Go to excel spreadsheet; click on Insert tab; click on the 'Function' option; select function PV (that is the present value of your investment; it gives the total value of a series of future payments that is worth today).

A box opens up where in you can fill in the above values for rate (8%, that is the return one can expect over the next 20 years), period (20, assuming you will make payments for the next 20 years) and pmt (payment made every year and which cannot change during the next 20 years) and Type (a logical value which should be 1 at the beginning of the period; it becomes 0 at the end of the period, that is, at the end of 20 years).

Rate = 8 %

Period: 20 Years (Age 41-60)

Pmt: Rs 1 will give you this multiplier. If you put Rs 1.75 lakhs here it will give you the value of Rs 18.55 lakhs

Needs Analysis

In this method, you can assess your needs -- and the needs of your loved ones -- and make a calculated assessment.

The most critical factors are the number of dependents you have and their needs.

Other major factors to consider are:

Once you determine the above factors, you run the following calculations:

1. Lump sum needs on Life to be Insured's death

   a. Home loan payoff

   b. Car loan payoff

   c. Child's education

   d. Child's marriage 

   e. Emergency fund post death

2. Monthly income needs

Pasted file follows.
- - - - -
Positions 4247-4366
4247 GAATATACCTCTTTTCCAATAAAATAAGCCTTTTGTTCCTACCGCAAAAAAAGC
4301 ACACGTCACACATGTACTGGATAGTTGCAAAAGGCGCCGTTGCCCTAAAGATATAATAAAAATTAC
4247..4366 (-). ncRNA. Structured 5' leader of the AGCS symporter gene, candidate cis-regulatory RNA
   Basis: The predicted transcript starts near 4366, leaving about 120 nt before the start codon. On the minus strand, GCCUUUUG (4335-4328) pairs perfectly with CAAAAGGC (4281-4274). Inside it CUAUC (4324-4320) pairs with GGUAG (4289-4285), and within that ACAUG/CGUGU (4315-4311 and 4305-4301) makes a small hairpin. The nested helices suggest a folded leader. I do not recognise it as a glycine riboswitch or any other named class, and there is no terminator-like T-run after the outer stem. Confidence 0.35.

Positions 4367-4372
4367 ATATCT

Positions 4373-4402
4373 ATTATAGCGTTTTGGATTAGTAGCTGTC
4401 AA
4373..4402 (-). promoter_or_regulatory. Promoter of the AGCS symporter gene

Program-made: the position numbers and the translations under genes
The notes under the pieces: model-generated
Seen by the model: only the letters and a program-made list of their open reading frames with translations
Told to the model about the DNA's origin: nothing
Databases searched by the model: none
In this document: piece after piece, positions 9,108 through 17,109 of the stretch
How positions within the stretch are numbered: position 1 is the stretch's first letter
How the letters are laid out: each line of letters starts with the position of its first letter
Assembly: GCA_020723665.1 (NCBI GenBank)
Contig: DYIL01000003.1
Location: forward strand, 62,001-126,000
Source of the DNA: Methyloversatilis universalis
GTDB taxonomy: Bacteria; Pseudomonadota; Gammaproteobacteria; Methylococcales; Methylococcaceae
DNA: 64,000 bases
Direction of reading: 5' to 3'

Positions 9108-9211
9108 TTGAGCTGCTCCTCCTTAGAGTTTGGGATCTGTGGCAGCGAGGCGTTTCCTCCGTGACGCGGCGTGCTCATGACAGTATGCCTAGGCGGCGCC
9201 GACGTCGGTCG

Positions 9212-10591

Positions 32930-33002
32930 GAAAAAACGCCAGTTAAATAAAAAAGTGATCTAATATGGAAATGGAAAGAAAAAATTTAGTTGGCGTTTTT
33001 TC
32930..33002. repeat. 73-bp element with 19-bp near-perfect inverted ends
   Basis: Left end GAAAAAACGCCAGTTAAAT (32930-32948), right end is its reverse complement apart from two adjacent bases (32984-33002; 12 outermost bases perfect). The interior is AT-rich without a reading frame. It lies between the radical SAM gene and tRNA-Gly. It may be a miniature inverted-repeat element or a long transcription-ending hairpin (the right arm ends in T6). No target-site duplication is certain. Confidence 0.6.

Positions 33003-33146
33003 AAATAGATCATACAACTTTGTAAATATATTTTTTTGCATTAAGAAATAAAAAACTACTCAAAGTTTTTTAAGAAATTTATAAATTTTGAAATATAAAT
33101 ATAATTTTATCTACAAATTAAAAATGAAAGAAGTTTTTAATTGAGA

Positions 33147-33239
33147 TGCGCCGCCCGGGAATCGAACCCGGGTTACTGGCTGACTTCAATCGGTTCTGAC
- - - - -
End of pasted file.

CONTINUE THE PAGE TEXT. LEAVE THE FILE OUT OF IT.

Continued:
a. Monthly expenses

  b. Income of Living spouse in case she earns, or rent or interest

  c. Shortfall = (a-b)

Shortfall is a-b. Suppose, expenses are Rs 50,000 and spouse's income is Rs 30,000 post tax, then shortfall is Rs 20,000 (50,000-30,000).

  d. Monthly income needs till child turns 21 or is self-sufficient:

  e. Number of years to go: For the child to reach 21 and post that for the spouse till her age of 80 or 90 years

  f. Annual income needs: Of spouse, children or dependents

  g. Total income needs: Of spouse, children or dependents

3. Sum up the current invested assets and current life insurance cover. Now see how much this total differs by what you have calculated above. This will be the shortfall (considering that you die today) that you will need to get covered. But do note that invested assets exclude residence, car and other personal assets.

Picking the right one

The one that I prefer and is mostly followed by reputable financial planners for decades is the Needs Analysis Method. Once you determine the amount of life insurance need, just buy the lowest cost insurance plan that's available to you.

You should buy insurance after a thorough calculation of capital (lump sum needs on death such as paying off a loan, daughter's marriage or education) as well as the income needs of your family after you are gone.

Ask yourself: If something were to happen to you, what kind of corpus would your family need to maintain their current lifestyle, to fund your child's education as you had envisaged, retirement income for your wife etc.

Most middle-class individuals have insurance policies in the range of Rs 1,00,000 to Rs 10 lakhs. Some of the wealthier ones have more than this.

The question they need to answer is: How long would Rs 10 lakhs suffice?

Finally, remember that your insurance needs go down over a period of time. Hence if you find yourself with a sudden windfall or have accumulated enough wealth, then you can evaluate the need to altogether terminate your insurance policy.

Amar Pandit is a certified financial planner and runs the Mumbai-based firm My Financial Advisor